University of Tennessee at Chattanooga
Place of Publication
The suffocation model states that marriage expectations in American culture have changed across time (Finkel et al., 2014). To test whether or not the tenets of this model appear in popular media, we examined the representation of love, belonging, esteem, and self-actualization needs in romantic relationships of films from the companionate era (1850-1965) and the self-expressive era (1965-present). Participants (N = 56) rated need fulfillment and expectations within the main romantic relationship in an assigned film. The results suggest that the shift in needs posited by the suffocation model was reflected in high-grossing romance films from the past 100 years. Research limitations and future directions are discussed along with the implications for the bidirectional influence of culture and film.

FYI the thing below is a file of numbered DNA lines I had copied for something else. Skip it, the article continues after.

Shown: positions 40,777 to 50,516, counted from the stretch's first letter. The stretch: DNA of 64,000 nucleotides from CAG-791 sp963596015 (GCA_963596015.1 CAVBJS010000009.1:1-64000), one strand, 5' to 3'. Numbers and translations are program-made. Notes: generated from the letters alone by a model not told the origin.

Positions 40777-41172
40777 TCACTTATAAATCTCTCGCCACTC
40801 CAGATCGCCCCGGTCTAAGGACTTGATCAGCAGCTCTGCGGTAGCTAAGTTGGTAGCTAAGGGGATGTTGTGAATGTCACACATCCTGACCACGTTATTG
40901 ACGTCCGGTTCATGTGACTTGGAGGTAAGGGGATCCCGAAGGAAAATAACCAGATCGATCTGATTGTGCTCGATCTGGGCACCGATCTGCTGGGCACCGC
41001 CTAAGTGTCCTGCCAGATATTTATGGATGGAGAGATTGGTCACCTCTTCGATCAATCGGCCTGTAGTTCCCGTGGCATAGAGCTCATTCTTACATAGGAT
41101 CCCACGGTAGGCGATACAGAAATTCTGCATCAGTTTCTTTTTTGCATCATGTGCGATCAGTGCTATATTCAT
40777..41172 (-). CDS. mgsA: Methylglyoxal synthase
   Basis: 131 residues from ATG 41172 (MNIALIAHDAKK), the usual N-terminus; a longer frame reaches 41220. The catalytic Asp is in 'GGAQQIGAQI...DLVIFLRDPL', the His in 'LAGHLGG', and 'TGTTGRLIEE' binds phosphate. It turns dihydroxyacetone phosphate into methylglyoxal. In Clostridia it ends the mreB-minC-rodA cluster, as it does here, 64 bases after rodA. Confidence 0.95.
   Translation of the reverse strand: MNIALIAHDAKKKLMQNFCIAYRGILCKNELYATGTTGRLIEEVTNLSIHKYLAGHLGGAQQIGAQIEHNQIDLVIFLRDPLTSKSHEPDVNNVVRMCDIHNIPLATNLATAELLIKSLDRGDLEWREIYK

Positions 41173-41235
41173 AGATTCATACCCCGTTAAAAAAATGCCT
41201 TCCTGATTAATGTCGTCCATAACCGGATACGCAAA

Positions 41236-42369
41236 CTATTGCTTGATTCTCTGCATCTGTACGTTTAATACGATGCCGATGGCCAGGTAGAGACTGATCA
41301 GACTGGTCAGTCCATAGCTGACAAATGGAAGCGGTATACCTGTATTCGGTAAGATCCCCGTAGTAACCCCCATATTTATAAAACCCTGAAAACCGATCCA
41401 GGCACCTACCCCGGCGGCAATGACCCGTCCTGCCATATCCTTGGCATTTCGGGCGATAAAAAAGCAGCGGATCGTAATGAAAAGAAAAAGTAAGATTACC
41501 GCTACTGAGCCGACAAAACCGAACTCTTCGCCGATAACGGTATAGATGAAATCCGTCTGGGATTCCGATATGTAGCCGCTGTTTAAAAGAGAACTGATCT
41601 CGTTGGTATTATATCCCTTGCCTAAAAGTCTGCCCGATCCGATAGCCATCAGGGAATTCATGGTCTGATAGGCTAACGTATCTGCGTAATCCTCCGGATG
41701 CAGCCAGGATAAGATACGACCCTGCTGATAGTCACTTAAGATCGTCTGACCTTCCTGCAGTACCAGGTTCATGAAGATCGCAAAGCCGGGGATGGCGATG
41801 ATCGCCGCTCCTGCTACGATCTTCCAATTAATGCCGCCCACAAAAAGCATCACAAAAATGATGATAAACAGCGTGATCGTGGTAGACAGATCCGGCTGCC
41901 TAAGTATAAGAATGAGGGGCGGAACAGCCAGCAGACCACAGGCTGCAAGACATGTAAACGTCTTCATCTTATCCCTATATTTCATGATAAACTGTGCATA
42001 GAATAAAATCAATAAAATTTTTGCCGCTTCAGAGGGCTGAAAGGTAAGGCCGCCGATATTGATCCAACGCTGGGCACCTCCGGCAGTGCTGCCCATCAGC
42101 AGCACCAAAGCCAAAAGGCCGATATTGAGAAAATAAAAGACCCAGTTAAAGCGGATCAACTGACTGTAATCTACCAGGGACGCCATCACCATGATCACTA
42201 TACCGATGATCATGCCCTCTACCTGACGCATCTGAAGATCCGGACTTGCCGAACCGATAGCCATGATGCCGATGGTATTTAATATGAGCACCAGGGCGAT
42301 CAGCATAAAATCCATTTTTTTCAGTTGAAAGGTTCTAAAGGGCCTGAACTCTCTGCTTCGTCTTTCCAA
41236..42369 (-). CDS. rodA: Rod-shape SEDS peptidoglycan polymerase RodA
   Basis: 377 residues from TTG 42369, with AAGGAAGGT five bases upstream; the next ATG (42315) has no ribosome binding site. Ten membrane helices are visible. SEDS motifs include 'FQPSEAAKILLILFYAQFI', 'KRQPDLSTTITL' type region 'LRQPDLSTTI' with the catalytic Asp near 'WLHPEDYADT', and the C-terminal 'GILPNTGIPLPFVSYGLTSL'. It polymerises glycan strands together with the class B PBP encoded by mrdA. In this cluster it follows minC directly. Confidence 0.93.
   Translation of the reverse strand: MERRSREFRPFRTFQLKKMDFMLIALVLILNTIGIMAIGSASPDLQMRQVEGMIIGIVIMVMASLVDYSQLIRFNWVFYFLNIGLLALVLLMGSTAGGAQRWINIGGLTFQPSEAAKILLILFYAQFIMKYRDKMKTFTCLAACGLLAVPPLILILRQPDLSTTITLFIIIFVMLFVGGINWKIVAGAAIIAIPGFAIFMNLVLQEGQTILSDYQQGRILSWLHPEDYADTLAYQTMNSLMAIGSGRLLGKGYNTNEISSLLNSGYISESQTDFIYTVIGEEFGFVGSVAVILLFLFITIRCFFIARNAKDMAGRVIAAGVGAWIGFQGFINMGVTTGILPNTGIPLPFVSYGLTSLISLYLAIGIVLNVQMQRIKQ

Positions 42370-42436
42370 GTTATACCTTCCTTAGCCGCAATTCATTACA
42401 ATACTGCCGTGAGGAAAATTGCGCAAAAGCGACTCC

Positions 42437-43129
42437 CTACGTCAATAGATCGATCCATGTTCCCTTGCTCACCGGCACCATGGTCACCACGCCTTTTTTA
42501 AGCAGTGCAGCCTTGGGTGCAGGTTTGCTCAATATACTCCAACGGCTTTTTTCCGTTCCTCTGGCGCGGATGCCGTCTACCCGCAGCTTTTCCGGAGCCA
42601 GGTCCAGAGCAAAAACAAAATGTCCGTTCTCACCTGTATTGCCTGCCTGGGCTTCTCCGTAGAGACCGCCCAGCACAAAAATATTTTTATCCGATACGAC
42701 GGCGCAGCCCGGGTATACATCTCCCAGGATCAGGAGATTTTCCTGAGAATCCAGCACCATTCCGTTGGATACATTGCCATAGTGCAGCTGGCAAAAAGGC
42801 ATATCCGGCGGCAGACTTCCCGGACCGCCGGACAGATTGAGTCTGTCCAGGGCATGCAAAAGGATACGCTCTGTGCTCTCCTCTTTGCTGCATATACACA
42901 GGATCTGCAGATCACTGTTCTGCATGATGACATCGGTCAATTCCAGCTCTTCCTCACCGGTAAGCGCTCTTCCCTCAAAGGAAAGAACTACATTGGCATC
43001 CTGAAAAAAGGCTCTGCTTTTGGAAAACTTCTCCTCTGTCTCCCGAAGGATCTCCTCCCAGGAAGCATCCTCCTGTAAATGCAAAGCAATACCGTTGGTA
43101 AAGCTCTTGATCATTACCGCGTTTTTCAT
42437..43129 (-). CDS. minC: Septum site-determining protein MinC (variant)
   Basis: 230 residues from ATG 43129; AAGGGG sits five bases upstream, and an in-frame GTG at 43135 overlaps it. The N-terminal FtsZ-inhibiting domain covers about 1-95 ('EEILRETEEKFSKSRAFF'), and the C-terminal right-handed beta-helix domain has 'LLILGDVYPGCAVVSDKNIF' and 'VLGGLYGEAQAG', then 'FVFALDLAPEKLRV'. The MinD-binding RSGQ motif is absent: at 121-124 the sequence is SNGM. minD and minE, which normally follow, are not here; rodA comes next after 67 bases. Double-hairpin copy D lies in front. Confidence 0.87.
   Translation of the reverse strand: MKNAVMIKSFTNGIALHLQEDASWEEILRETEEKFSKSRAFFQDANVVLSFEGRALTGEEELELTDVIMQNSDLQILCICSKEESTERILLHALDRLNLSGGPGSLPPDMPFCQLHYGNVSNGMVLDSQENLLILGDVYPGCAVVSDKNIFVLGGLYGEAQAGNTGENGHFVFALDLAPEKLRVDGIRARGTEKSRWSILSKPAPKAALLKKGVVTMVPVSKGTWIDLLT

McNeil, Rachel and Morton, Lindsay C.
"Expectations in Film Relationships: The Suffocation Model in Motion Pictures,"
Modern Psychological Studies: Vol. 29:
1, Article 29.
Available at: https://scholar.utc.edu/mps/vol29/iss1/29